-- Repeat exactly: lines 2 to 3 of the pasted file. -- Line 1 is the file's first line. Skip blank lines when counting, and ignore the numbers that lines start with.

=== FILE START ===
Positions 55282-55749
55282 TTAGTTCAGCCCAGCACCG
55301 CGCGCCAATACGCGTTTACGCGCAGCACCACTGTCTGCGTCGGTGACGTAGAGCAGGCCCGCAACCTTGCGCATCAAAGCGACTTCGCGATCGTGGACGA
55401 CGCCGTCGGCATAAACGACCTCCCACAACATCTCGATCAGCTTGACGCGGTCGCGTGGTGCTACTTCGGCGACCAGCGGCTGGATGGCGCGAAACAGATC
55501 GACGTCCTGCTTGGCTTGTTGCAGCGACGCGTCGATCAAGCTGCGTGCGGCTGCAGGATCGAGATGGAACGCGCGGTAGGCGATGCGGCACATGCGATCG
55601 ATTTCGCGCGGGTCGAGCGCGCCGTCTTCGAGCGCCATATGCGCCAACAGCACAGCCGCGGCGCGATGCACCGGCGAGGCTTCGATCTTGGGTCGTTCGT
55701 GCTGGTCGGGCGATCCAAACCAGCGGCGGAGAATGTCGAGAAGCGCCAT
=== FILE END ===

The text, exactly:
55282 TTAGTTCAGCCCAGCACCG
55301 CGCGCCAATACGCGTTTACGCGCAGCACCACTGTCTGCGTCGGTGACGTAGAGCAGGCCCGCAACCTTGCGCATCAAAGCGACTTCGCGATCGTGGACGA